Several months ago, I did a post on this blog about yoga and vegetarianism/veganism. The question was, “Does a yogi need to be a vegetarian/vegan?” This time around, I want to address the issue of whether or not a yogi ought to abstain totally from alcohol.
Certainly, there is something odd and maybe even a little contradictory about being a yogi who drinks alcohol regularly. A yogi, after all, is supposed to be the model of someone who has achieved (or is working towards) transcendence of the senses and even the mind. Most people drink alcohol, however, to relax, to feel good, to get “a buzz”, etc. In other words, the whole purpose of alcohol seems to be to artificially induce a pleasurable physical and mental state of some sort. At least this seems to be the case with most social drinking. Of course, there are other instances where a person may drink in order to “dull the pain,” and this seems even more out of line with what we might call the yogic way.
But what about having, say, one or two beers? Is that really such a horrible thing to do as a yogi? Well, I think this is a really personal question, and one that really depends on a person’s state of mind. If addiction to the “buzz” of drinking alcohol is the main motivation behind drinking, then, of course, this seems to be out of line with yoga. Non-attachment is an important aspect of yoga, and addiction is pretty much the paradigm case of attachment.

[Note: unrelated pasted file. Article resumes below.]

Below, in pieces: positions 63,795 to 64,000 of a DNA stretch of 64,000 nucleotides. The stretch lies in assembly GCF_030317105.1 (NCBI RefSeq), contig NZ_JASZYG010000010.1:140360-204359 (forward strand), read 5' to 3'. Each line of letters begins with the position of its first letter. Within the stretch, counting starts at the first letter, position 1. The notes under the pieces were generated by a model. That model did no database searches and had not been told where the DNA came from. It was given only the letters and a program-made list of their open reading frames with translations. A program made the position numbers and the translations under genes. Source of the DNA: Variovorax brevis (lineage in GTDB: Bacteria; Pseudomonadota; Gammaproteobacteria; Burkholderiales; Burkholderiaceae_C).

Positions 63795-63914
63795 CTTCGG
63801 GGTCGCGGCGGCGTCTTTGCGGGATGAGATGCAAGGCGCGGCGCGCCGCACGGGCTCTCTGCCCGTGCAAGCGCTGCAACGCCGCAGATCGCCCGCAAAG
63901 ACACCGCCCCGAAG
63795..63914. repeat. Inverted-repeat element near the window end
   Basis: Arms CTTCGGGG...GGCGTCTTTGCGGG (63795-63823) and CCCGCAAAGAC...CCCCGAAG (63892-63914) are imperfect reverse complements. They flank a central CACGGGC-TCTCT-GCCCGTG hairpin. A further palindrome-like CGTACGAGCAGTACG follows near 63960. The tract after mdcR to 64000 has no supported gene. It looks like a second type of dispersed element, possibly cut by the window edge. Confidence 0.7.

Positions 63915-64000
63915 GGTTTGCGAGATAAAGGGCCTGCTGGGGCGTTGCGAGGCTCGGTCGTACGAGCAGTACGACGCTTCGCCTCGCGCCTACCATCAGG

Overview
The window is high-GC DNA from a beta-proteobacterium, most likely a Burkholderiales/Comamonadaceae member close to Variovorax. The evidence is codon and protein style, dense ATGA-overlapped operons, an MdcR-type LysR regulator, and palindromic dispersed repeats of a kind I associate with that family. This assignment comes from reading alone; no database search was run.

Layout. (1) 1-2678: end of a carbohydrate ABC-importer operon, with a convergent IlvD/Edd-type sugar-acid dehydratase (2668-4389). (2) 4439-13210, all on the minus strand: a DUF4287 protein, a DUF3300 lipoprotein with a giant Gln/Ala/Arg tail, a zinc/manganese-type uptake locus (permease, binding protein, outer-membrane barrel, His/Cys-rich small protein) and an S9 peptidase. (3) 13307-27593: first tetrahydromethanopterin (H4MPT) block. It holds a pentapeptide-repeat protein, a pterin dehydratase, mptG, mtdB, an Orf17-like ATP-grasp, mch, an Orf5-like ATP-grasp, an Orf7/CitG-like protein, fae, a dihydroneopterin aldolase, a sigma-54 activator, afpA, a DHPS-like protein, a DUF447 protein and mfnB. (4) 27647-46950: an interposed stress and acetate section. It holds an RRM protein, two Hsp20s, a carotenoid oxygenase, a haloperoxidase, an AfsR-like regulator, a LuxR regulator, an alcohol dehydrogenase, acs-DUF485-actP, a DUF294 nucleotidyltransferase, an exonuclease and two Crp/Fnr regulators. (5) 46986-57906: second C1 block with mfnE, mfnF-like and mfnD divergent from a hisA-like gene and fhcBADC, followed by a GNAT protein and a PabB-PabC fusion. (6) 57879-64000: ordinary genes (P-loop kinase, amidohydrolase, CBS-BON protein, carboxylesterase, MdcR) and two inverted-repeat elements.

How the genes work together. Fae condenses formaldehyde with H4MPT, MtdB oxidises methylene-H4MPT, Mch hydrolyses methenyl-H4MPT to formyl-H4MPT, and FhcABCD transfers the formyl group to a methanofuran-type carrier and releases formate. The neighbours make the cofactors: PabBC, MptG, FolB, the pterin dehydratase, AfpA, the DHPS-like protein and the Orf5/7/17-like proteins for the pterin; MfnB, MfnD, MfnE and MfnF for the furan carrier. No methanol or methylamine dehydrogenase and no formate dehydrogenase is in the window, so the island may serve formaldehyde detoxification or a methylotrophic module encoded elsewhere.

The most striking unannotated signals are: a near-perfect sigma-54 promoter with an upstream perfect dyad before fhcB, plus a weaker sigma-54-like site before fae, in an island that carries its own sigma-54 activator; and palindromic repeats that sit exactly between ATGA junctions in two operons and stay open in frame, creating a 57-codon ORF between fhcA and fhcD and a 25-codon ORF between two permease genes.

I’ve found, however, that certain motivations for abstaining from alcohol seem not to be really genuine (in the yogic sense). For instance, in the presence of friends and associates at bars or parties, I have often refused to drink any alcohol, partially, I think, in order to make a show if it. In other words, my abstinence was partially performative. What was I performing exactly? The role of a yogi, I think. In other words, it is possible for a person to become so attached to a certain self-conception — e.g. “I am yogi” or “I am athlete” or “I am American” — that he becomes blinded by this, and, as a result, conducts all or most of his behaviors to reinforce this self-conception. In order to elevate a self-conception from mere fancy to actuality, a person may find himself constantly performing, so to speak, certain behaviors in full view of others in order to reify this self-conception.
In the end, I do think that drinking alcohol is somewhat inconsistent with the so-called yogic lifestyle. So I’m not suggesting here that we ought to forget about ourselves as yogis and run out to the bar. Rather, I want to suggest that a genuine reason for abstaining from alcohol is a lack of interest in it. A not so genunie reason is the desire to maintain a certain identity, in your own eyes and in the eyes of others. Merely playing the role of a yogi does not make one a yogi.